Are you tired of the same old boring garden sculptures from retail stores? Why don’t you create your own. With just a few supplies and some creativity, you can upcycle an old, salvaged door into a stunning DIY garden illusion door that will add a touch of magic to your backyard.
Not only do sculptures add visual interest and focal points, but they can also help create a sense of depth and dimension in your garden. A sculpture, like this illusion door, can serve as a beautiful and unexpected surprise for visitors as they explore your garden. Something unexpected with no other purpose than to bring joy.
As you begin painting, don’t be afraid to get creative with your design. You can add intricate details like doorknobs, hinges, and even a peephole to give the illusion of a real door. You can also incorporate other elements like flowers or vines around the doorframe to create a natural and organic look. Consider adding a decal like ours for an extra level of illusion. Or even set the door open a little, placing a custom thin mirror into the opening. Your choices are endless.
For this illusion garden door, you’ll want to select a bright colour that will pop against your garden foliage. You could tie the colour to the theme of your garden, or go for something contrasting. And we’ll be using a high-gloss paint, which adds extra resistance to the elements, and really makes the colour pop right out of the garden.
You will need
Old salvaged wooden door in fairly good repair
Gap filler and plaster filler
Resene Smooth Surface Sealer
Resene Wild Thing in Enamacryl (or other vibrant colour of your choosing a bright gloss)
Resene All Black in Lumbersider
90x45mm H3.2 treated framing timber (optional, if your door has no frame, you’ll need around 5-6 meters)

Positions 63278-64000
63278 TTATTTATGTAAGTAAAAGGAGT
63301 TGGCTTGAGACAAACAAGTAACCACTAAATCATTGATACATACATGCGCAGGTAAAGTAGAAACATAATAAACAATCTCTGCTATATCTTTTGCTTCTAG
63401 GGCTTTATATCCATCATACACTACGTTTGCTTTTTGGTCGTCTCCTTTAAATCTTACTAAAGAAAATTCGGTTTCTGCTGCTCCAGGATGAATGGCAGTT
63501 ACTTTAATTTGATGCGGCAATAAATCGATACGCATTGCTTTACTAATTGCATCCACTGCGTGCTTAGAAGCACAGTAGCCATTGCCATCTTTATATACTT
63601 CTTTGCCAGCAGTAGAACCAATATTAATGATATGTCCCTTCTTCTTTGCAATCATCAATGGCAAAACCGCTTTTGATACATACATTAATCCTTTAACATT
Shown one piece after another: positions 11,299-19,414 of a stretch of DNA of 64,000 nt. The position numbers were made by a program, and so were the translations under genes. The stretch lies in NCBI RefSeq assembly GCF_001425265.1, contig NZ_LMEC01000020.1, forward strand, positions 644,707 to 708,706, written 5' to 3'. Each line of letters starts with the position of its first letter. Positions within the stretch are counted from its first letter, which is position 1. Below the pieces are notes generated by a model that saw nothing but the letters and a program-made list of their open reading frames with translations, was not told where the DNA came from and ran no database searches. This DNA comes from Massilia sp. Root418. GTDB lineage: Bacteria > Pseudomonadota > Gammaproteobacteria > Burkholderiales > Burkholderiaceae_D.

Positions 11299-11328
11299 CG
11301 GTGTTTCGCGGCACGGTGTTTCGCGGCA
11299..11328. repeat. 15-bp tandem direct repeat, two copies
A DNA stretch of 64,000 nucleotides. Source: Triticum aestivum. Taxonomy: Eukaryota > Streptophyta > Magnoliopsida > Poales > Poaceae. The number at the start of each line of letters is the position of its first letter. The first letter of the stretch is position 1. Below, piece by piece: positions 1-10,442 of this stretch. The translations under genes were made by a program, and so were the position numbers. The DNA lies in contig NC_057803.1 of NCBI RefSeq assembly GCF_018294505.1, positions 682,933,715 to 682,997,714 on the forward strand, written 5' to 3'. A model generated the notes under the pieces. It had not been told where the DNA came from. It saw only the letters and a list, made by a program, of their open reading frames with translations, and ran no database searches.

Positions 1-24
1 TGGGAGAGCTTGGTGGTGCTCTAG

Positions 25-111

Garden-scene or mirror decal (optional, works well if your door has a window pane)
What to do
1. The first step is to find an old, salvaged door that you can use as the base for your sculpture. It needs to be in fairly good repair, but nothing too fancy, as we’ll fix small blemishes as we go. You can find a door cheaply at the salvage yard or online, like Trade Me or eBay. In our case, we had replaced the timber door on our outside office. So we repurposed the old door that had broken off it’s hinges.
2. It’s time to give your old door a proper good wash down. This is an important step before priming to remove any dust, oils or grease, as well as clean up any cobwebs or insects that have made the door home. You can just use ordinary household detergent and a scrubbing brush for this step.
3. Once it’s dry, it’s time to do a little bit of prep. You don’t need to go overboard here, remember the door will live outside in the garden and you’re not likely to see minor blemishes once plants grow up around it. Fill any gaps with the gap filler, especially around the panelling, where the glass meets the timber and around the hinges. This is really important to make sure we keep water out. Then fill any obvious defects with the plaster filler. Again, just focus on large dings, dents of holes, it won’t need to be perfect.
4. Once your gap and plaster filler is dry, it’s time to give the whole door a good, rough sand down. You’re not trying to sand it back to bare timber here. Just enough to remove rough or chipped areas, and to sand back any plaster filler.